I don’t have a literal culinary bucket list but I do have a mental one. While I do seem to be adding things to the list quicker than I can find the time to make them, I can finally put a check mark next to pasta. I was provided with a package of Tuscan Fields Farro Perlato and decided to try something new: farro spaghetti. Sometimes I think I’m a little too fearless in trying new recipes…
So, before we start: what’s farro, you may ask? Farro just another grain in the wheat family. It looks similar to grains of rice and is often used in a similar fashion: accompanying entrees, in soups, and so on. But, you can also buy it in pasta form. In this case, as farro spaghetti, think of it as an alternative to whole wheat pasta.
While grinding the farro might sound like a lot of extra work, if you have a food processor or spice/coffee grinder, it’s really not. It took me about all of five minutes to pop the grain into my spice grinder and run it through. For all the hype people put on pasta, and all the tools you’re supposed to have, I was very satisfied with how easy and quickly I was able to make the dough and then roll it out for spaghetti. Sure, it wasn’t perfect but it still tasted awful good.
The resulting farro spaghetti had a great texture and my husband preferred it to the boxed whole wheat spaghetti we occasionally have. In the future I’d make sure to cut it thinner and try to roll it out thinner but generally I was very pleased with how it turned out.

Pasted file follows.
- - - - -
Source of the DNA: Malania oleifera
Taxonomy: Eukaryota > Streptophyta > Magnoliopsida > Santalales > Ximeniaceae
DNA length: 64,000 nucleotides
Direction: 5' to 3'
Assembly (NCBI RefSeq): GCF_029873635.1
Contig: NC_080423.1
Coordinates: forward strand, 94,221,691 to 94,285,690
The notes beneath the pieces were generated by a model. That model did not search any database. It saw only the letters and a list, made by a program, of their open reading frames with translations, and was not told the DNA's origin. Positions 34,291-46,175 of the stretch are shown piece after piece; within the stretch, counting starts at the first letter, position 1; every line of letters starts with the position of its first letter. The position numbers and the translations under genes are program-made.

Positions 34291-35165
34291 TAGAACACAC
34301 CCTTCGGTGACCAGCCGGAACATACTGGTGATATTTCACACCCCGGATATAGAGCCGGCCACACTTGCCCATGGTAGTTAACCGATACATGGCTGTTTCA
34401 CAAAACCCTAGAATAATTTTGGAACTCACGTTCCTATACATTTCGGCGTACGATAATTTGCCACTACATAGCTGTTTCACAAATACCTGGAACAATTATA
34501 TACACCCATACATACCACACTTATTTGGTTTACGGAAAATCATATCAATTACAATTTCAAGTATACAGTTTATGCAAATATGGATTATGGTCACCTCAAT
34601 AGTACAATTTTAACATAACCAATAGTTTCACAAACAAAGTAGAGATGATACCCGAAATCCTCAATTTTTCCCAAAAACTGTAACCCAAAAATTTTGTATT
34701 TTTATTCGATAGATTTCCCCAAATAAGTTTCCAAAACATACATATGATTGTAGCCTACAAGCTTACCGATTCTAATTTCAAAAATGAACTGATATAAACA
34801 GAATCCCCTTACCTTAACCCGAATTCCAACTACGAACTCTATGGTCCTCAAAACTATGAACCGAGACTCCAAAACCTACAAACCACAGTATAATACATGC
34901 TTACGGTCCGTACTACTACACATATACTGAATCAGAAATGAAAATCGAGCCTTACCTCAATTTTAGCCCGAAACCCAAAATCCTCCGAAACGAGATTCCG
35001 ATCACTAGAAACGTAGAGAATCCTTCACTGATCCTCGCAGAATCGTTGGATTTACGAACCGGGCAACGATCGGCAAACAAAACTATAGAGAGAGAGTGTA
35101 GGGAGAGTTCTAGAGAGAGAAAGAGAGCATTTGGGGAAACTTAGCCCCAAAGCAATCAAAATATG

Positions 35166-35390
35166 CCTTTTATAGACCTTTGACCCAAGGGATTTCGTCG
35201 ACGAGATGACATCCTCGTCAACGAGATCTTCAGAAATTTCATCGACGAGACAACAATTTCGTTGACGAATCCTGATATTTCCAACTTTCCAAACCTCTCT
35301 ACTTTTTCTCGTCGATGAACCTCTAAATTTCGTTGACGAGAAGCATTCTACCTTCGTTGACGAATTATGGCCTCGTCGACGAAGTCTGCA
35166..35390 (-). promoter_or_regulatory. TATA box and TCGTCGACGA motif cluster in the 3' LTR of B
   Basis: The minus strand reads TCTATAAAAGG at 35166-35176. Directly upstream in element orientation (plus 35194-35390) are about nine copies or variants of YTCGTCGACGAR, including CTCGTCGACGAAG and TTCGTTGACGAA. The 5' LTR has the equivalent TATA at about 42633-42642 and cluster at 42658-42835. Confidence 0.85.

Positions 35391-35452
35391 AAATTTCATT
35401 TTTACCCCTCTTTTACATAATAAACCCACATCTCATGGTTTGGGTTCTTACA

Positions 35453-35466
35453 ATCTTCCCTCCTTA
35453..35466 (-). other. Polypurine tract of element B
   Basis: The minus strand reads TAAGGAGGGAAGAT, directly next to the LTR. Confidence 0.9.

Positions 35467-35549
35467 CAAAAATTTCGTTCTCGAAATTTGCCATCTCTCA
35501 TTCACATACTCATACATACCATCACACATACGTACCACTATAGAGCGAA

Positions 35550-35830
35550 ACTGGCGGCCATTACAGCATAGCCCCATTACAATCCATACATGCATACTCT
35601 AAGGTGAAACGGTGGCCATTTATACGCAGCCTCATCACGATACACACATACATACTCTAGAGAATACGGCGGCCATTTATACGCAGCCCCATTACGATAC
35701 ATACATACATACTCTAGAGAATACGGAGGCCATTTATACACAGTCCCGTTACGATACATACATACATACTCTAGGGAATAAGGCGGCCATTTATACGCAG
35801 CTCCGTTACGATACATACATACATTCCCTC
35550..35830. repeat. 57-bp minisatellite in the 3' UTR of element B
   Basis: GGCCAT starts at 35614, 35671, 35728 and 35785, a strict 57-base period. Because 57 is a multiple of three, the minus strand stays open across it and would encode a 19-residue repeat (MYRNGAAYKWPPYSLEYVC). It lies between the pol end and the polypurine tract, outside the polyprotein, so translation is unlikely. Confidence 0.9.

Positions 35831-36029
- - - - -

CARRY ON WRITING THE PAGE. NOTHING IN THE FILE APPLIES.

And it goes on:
- 1 cup of ground farro
- 1 cup of semolina flour
- 3 eggs
- 2 tbsp olive oil
- pinch of salt
- On a clean, flat work surface, combine the farro, semolina flour and salt.
- Make a well in the center and add the eggs and the olive oil.
- Working from the inside out, slowly combine the wet and dry ingredients.
- Once the ingredients are combined enough that the wet ingredients aren’t “escaping,” continue mixing and kneading by hand until fully combined.
- Either by hand or by mixer, knead the dough for about 15 minutes.
- Wrap the dough in plastic wrap and leave at room temperature to rest for an hour.
- For ease in rolling out the dough, split the dough into smaller pieces. Roll as thin as possible or desired.
- With a knife or cutter, slice the rolled dough into long strands for the spaghetti. They could be as wide or as thin as desired.
- Cook the farro spaghetti in a boiling pot of water until al dente.
(As stated above, I was provided with complimentary Tuscan Fields Farro. The company had no input or influence over this post, the recipe or anything else.)
Soundtrack: Serge Gainsbourg’s “Monsieur Gainsbourg Originals,” Falco’s “Falco 3,” David Bowie’s “The Next Day”
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